“We pillage and plunder and rifle and loot, drink up me hearties yo ho! We kidnap and ravage and don’t give a hoot, drink up me hearties yo ho!” I’ve always wanted to know the full lyrics of this song written by Xavier Atencio for Disneyland’s Pirates of the Caribbean attraction. As I’ve selected Brewery Van Steenberge’s Piraat Ale for today’s beer it afforded me the opportunity to satisfy my curiosity. I wonder, though… what’s so darn enticing about all things piratey?
Piracy was dangerous and romantic at the same time. Theirs was a life of pure pursuit of liberty and adventure. They rejected conformity and enslavement and they didn’t care one bit what anyone thought of them or their motives. Free to roam about thousands of miles of open water and beholden to nobody, their only impediment was their enemies and scurvy. No taxes, no rent, see the world, drink rum? Sure, who wouldn’t want that?
Not all pirates were completely lawless, either. When they were in the employ of their country they were called privateers and had full permission from the king to take down ships and towns under their enemy’s control. The most famous privateer was, perhaps, Captain William Kidd of Scotland. Sailing down the Thames on his first major assignment he failed to salute the British Royal Navy. As a punishment the Navy commandeered most of his hand-selected crew. He sailed to New York to re-populate his ranks but most of those hired turned out to be criminals. After failing to hunt down any pirates south of the Red Sea, his crew became restless and threatened mutiny. Soon, they found and captured an Armenian ship bearing letters of marque from France. Later along they were to attack another vessel when most of his crew abandoned him for the ship they intended to take. They made it back to England before he did and claimed him a pirate. While Kidd was gone to sea the Whig party who had originally backed his trip had been replaced by a Tory government. When the trial ended, Kidd was hung in an iron cage overlooking the Thames as a warning to other pirates.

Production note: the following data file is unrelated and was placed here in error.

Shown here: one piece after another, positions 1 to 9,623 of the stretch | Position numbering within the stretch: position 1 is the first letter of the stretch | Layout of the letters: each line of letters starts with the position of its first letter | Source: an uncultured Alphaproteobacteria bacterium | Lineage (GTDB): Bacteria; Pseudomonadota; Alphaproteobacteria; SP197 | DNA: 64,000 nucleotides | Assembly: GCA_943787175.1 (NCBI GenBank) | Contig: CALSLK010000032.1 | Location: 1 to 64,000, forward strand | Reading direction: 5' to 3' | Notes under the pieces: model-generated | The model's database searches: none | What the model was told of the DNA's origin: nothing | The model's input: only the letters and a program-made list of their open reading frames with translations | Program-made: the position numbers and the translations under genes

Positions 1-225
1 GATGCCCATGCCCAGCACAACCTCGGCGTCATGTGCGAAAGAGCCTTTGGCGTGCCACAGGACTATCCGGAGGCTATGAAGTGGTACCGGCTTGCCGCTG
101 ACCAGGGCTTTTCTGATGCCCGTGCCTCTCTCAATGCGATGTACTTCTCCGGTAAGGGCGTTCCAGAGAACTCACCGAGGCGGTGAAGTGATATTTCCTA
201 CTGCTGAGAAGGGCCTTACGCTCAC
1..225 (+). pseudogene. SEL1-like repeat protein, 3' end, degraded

In honor of scoundrels, buccaneers and salty dogs throughout history I’m pouring myself a bottle of Piraat. It’s Belgian pale ale with a lovely orange-yellow hue and nice sheets of sticky lacing left behind from the frothy but quickly-dissipating head. The nose is full of orange peel, apricot and floral hops. There’s no shortage of citrus, dried fruits and well-represented malted grain present in this ale. The hops are allowed to express themselves more than in the average Belgian ale providing a tangy and bitter counterpoint to the rich sweetness of the beer. Drink up me hearties, yo ho!